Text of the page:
The advantage to larger companies such as Crane Aerospace who work with OAI is, for instance, assistance with finding development partners. “OAI helps us primarily in filling technology gaps,” Lvovich says, citing high-temperature electronics as an example.

The SMART Center serves as a “source of growth,” Lvovich says. “It will fuel companies like ours and other manufacturing firms in terms of supporting our product development cycles.” The SMART Center is a shared resource center located on the LCCC campus that offers access to specialty high-tech equipment at reasonable rates. The center addresses technology in the area of sensors and microsystems — sensors are everywhere in aerospace and much of the transportation industry.

“Everything in aerospace is highly instrumented,” says Chris Mather, managing director at the SMART Center. “Sensors of today allow you to make more accurate measurements and measure what you couldn’t before.” Sensors can be packaged, tested and interfaced at the SMART Center — and that’s 70 percent of the time and engineering effort required to get a sensor to market, Mather says.

Meanwhile, LCCC provides the learning foundation for a skilled workforce that is qualified to work in the aerospace industry, says Tom Dorinsky, business team leader at Parker Hannifin Aircraft Wheel & Brake Division. “We are frequently using the facilities there and the training opportunities it affords the area in terms of specialized programs for our shop and office personnel,” he says.

Of the 110 employees at Parker Hannifin in Avon, Dorinsky estimates at least 85 percent are from Northeast Ohio. “We pull our workforce from the Greater Cleveland area,” he says, including Lorain County.

Advocating for Aerospace

Even with all these local resources, the aerospace industry seems to be a secret to those not working in it. With longstanding corporate divisions in the county exporting to customers including American Airlines, Cessna, Airbus and Lockheed Martin, the region’s key industry players want more people to know about the market opportunity.

So, in the summer of 2009, Parker Hannifin began entertaining conversations and holding townhall meetings in Lorain County and beyond to promote awareness of general aviation. “It’s important for people to understand what we do and the importance of the industry, and to gain support for aerospace industry,” Dorinsky says.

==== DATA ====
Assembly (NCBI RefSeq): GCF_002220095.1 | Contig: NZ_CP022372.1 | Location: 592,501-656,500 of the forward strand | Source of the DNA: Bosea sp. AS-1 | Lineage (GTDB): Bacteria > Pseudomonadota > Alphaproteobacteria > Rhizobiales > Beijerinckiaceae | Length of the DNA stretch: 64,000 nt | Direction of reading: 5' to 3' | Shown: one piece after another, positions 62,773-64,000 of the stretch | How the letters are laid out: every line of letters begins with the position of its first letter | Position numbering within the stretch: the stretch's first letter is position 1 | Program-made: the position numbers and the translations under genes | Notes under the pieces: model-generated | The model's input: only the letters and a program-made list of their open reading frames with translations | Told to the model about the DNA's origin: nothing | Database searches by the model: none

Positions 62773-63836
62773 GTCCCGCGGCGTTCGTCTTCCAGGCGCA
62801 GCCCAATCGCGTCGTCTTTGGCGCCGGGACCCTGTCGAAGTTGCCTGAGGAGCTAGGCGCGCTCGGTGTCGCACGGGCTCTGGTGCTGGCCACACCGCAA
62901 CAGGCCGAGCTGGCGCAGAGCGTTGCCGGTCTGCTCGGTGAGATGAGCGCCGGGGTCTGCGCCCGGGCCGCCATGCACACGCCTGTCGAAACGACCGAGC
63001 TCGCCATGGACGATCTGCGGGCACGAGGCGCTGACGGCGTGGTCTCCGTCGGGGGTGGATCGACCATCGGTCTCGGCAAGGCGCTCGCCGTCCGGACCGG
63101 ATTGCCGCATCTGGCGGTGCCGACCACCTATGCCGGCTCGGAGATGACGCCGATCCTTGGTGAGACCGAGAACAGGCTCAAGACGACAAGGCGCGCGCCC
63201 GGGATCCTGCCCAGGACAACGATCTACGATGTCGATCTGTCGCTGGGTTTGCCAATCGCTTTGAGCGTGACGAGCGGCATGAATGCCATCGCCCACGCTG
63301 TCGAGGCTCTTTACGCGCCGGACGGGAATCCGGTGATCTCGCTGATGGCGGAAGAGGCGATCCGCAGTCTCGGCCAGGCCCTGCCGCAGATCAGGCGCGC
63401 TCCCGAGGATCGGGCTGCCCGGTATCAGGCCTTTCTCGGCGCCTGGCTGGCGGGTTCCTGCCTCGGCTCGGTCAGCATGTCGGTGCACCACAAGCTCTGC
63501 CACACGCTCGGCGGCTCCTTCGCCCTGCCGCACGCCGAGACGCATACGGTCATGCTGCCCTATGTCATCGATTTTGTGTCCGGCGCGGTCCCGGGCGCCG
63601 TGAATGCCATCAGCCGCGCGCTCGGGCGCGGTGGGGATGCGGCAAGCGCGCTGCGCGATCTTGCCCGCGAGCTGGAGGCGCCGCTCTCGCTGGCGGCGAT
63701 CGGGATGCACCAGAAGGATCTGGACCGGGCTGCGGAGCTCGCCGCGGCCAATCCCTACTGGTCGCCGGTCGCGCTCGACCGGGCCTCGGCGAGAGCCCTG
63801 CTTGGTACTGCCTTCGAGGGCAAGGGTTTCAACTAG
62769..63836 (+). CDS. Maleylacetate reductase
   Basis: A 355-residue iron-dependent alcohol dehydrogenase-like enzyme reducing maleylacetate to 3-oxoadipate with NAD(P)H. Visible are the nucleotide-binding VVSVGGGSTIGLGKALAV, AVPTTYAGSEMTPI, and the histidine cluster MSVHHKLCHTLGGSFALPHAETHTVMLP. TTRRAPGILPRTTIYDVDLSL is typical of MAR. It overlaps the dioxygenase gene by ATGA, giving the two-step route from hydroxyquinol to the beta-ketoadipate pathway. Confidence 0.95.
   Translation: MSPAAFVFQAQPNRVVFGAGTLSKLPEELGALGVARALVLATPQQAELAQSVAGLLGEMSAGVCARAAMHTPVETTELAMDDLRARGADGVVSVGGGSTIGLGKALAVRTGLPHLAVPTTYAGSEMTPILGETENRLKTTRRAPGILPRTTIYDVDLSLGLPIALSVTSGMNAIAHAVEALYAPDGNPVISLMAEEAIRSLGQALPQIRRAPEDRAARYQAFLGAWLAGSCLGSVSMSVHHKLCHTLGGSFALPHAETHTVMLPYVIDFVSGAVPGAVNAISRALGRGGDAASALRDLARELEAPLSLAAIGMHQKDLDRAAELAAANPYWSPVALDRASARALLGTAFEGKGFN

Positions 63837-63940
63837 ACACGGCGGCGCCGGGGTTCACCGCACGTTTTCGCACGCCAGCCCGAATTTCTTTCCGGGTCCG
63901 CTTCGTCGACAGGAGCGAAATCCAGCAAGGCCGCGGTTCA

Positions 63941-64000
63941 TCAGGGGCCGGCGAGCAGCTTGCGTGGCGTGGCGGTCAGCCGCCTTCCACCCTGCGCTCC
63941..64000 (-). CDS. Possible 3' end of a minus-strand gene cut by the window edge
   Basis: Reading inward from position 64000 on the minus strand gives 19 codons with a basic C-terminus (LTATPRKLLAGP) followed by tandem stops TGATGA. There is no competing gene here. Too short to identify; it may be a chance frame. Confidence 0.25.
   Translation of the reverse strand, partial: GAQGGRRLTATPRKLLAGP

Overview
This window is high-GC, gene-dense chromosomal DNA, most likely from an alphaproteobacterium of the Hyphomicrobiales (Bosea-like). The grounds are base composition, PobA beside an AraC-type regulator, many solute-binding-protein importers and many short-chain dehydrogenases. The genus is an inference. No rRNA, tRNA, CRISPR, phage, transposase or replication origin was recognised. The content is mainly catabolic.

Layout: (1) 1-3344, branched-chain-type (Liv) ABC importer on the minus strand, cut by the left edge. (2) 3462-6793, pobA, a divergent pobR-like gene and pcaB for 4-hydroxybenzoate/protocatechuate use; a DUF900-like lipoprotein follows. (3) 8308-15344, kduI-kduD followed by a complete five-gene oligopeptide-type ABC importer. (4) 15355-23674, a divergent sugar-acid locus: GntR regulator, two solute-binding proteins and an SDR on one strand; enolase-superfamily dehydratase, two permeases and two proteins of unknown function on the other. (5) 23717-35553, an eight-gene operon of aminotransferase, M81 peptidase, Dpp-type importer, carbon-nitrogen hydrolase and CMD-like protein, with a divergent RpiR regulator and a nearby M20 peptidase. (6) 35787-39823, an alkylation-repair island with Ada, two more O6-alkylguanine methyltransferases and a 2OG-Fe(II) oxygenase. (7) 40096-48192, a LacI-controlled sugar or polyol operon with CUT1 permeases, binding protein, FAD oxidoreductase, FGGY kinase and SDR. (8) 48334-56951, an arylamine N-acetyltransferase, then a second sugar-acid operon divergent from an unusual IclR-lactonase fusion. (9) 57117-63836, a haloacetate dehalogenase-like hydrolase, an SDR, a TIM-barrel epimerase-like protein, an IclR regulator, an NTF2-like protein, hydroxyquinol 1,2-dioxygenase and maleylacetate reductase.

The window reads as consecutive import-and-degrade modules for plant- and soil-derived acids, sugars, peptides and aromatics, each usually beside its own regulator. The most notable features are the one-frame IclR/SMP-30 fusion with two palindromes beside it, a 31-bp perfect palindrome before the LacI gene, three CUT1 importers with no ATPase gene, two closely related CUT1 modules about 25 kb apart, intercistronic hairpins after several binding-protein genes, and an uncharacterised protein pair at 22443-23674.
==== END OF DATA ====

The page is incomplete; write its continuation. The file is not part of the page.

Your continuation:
The company has worked to restore the image of general aviation and help people understand the sector is primarily composed of aircraft that “does good,” not corporate jets for the elite. “These aircraft are the only way to get into remote locations throughout the world to provide medical and food support,” Dorinsky explains. “These aircraft support air-ambulance programs around the world. Most of general aviation is used for very positive, humanitarian efforts and legitimate business for individuals who are typically flying to locations to solve problems for customers.”

The more general aviation is supported, the more business for Parker Hannifin’s Aircraft Wheels & Brakes division. “And that means more opportunity for us to expand our workforce,” Walasinski says.

OAI has been working with the industry base to ensure there is an active voice in Washington D.C., advocating for aerospace. In Lorain County, Congresswoman Betty Sutton has also been an industry advocate. “You have a leader from Lorain County who is trying to go forward and break down barriers, and to try to drive growth [for the aerospace industry],” Majcher says.

It all seems to be working. Companies in this industry are reporting growth with a forecast of continued success.

“Our long history, legacy and strong brand name allows us to continue to build our future,” Walasinski says. “We are spending a significant amount of money on development efforts and projects to allow the next generation of Aircraft Wheel & Brake employees to enjoy the same level of success that we enjoy today.”